Holding onto him will be difficult for Atlanta, who can either use his Early Bird rights or sign him with their remaining available cap space. He’s a perfect fit next to John Collins, whom the coaching staff is adamant is a power forward, despite players of his physical profile making the move to center in droves these days. Their development plan for Collins makes Dedmon a very good frontcourt partner, as Dedmon’s malleability on both ends of the floor leads him to play just about whatever role the Hawks ask – he can still rim-run and catch lobs in pick-and-roll from Trae Young, or he can pop to the perimeter and space the floor for Collins to roll to the basket. Defensively, he can guard at all three levels in pick-and-roll – dropping deep to protect the rim, hedging or trapping on the perimeter, or fully switching onto opposing guards. It’s this level of two-sided versatility that will make Dedmon a very good signing for any team able to pick him up. He may not be absolutely elite in any area, though he’s probably close to an elite shooter at the 5 with his ability to shoot off movement, but he can do a little bit of everything and has exactly the sort of skillset playoff teams seek.
Given the high replacement value at center in today’s NBA and the fact that he played the last two years on a mostly really bad Hawks team, it would surprise nobody to see Dedmon fall through the cracks in favor of more famous names. This may work to Atlanta’s advantage, who want to bring him back if he’s interested in returning and would likely be willing to give him more than his market rate on a short-term contract to do so. Whether that’s another 1+1 in the $10+ million range per season or it takes all of their remaining cap space, the Hawks have very little else to do with that money in the short term and would be very well served for the development of their younger players to have Dedmon around, both on the court and in the locker room.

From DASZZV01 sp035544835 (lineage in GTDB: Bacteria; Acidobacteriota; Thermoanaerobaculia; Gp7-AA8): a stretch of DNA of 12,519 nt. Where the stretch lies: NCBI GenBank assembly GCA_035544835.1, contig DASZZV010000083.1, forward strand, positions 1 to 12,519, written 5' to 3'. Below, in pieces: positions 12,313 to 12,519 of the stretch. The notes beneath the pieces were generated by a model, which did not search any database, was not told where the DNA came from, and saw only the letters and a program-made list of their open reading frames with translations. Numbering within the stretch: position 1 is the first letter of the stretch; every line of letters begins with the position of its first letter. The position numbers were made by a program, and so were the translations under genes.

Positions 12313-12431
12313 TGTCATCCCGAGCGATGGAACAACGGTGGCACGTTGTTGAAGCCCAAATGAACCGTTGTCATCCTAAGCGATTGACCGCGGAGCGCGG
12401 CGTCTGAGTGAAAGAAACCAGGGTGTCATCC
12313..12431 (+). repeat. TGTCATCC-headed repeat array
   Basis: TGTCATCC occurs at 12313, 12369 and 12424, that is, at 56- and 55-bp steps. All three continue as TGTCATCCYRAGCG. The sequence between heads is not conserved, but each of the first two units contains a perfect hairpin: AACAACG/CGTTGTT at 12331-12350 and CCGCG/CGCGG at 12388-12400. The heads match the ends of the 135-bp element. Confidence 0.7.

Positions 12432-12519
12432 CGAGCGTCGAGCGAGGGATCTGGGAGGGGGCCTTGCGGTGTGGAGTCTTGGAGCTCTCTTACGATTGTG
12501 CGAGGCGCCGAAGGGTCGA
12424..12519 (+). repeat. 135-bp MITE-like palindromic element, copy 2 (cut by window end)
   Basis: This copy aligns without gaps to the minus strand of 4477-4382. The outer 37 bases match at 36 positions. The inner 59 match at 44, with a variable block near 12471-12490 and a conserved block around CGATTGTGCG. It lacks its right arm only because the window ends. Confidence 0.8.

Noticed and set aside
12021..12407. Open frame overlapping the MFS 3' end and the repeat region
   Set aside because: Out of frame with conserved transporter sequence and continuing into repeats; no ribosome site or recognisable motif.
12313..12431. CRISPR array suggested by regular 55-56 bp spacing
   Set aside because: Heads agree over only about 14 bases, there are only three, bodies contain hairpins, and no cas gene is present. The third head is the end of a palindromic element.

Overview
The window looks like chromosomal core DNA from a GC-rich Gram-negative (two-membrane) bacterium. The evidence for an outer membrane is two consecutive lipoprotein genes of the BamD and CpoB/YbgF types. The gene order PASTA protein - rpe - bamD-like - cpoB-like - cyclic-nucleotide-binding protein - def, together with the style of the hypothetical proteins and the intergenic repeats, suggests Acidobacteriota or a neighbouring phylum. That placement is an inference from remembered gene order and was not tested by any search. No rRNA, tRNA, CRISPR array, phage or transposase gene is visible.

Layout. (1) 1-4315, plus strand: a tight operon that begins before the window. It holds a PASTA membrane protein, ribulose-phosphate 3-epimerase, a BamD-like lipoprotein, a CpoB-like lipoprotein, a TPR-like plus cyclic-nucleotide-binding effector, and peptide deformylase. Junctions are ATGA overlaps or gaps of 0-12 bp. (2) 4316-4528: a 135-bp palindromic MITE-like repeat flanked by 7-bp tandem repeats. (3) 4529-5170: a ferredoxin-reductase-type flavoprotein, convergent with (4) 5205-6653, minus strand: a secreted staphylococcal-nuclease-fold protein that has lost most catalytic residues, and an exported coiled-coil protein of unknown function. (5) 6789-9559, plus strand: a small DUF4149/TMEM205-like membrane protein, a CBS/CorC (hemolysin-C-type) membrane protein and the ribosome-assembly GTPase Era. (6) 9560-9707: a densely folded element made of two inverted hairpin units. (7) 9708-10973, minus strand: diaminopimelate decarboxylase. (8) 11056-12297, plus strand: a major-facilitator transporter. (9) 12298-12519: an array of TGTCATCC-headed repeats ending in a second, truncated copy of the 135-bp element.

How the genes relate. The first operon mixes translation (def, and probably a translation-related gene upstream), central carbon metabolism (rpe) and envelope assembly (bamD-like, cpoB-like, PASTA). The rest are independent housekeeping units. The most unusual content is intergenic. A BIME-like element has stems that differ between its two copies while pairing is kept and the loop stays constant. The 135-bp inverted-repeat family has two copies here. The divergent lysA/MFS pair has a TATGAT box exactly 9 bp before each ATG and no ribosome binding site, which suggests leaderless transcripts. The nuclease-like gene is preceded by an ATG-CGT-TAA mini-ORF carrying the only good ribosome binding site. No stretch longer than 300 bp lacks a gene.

Should Dedmon take his talents elsewhere, Atlanta would be able to shift that money, if they so choose. The recent acquisition of Evan Turner doesn’t necessarily make it a priority for them to add at any position, as Turner can play the backup 4 defensively and backup 1 offensively with his unique skillset. Jaylen Adams will occupy the third point guard role, which makes a lot more sense for where he is in the NBA’s hierarchy. There are other options, which I covered for Peachtree Hoops here. They have a bunch of wings: Kevin Huerter, Cam Reddish, Allen Crabbe, and DeAndre’ Bembry are on the slightly smaller side, while De’Andre Hunter and Solomon Hill can swing between both forward spots. Collins and Turner lead the line at the 4 with Omari Spellman able to give them minutes there in addition to his center duties. Alex Len would step into the starting 5 role with Spellman, Fernando, and Miles Plumlee as rotation options. The center position is clearly the weakest in their depth chart, which is why retaining Dedmon is important, but given where the Hawks are in the competitive landscape of the league, it’s not a big deal at all to go into the regular season with the roster as it is.